you are performing a well-child examination on the 1-year-old child shown in the picture. For this particular problem, which of the following is the most appropriate next step in management?
- Patch the eye with the greater refractive error
- Patch the eye that deviates
- Defer patching or ophthalmologic examination until the child is older and better able to cooperate
- Reassure the mother that he will outgrow it
- Refer immediately to ophthalmology
This history is typical of Osgood-Schlatter disease. Microfractures in the area of the insertion of the patellar tendon into the tibial tubercle are common in athletic adolescents. Swelling, tenderness, and an increase in size of the tibial tuberosity are found. Radiographs can be necessary to rule out other conditions. Treatment consists of rest.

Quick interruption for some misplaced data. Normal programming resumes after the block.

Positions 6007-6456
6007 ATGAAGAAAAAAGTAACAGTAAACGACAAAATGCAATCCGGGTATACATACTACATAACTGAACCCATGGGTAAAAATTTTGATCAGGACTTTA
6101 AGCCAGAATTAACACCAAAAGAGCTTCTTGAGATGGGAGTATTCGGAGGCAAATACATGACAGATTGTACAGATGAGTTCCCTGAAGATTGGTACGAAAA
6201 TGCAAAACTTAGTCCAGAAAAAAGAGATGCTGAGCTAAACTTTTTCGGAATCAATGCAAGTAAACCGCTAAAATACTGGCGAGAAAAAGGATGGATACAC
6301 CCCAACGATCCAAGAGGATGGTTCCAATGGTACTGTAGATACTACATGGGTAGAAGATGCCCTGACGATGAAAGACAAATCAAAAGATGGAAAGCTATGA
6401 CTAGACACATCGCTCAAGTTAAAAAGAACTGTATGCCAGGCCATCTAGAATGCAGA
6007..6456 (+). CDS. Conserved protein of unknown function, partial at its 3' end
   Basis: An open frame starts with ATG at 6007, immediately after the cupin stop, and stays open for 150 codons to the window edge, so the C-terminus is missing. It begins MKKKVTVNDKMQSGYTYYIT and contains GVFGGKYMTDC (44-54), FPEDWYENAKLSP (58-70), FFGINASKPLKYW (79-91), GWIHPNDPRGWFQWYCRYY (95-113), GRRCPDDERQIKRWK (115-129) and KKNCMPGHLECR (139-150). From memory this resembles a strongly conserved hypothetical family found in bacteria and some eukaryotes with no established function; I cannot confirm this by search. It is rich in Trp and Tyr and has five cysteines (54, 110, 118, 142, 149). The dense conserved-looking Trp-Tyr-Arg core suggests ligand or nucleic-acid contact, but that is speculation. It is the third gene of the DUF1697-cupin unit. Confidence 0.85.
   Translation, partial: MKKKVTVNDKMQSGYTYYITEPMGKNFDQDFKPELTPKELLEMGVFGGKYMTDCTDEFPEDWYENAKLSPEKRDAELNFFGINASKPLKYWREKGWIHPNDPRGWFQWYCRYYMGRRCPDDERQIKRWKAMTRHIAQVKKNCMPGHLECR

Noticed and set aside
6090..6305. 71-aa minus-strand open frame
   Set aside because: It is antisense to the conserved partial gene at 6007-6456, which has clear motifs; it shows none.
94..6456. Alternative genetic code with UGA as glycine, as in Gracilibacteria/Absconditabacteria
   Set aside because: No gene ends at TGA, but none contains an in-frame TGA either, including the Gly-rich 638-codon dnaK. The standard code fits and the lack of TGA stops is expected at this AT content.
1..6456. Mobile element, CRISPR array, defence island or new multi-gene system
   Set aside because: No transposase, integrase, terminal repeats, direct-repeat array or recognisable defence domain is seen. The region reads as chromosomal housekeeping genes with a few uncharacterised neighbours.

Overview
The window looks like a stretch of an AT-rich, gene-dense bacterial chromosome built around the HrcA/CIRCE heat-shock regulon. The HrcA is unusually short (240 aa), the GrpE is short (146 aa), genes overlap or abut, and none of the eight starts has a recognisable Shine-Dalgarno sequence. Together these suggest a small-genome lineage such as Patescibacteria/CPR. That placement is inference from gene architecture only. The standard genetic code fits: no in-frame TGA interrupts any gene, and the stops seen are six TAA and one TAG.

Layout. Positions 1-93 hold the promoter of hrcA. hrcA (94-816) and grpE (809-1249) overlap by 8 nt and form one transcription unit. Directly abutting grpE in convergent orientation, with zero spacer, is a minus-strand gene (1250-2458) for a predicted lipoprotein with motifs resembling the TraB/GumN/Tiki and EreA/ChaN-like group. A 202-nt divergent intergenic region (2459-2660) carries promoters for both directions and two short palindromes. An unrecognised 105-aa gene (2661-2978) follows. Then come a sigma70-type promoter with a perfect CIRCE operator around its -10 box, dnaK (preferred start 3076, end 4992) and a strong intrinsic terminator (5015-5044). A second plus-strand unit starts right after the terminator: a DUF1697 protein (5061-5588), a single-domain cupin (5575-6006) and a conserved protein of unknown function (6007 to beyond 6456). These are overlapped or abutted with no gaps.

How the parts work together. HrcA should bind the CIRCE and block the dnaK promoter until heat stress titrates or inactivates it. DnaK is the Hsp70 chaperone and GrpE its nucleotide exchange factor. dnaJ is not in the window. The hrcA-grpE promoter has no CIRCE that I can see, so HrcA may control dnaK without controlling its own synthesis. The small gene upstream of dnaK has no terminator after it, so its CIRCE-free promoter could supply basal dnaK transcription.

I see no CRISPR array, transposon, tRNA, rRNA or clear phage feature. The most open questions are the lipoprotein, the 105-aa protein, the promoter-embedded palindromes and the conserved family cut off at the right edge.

Legg-Calvé-Perthes disease is avascular necrosis of the femoral head. This condition usually produces mild or intermittent pain in the anterior thigh but can also present as a painless limp. Gonococcal arthritis, although common in this age range, is uncommon in this anatomic site. More significant systemic signs and symptoms, including chills, fever, migratory polyarthralgia, and rash, are commonly seen. Slipped capital femoral epiphysis is usually seen in a younger, more obese child (mean age about 10 years) or in a thinner, older child who has just undergone a rapid growth spurt. Pain upon movement of the hip is typical. Popliteal (Baker) cysts are found on the posterior aspect of the knee. Observation is usually all that is necessary, as they typically resolve over several years. Surgical excision is indicated if the cyst progressively enlarges or if there are unacceptable symptoms associated with the cyst.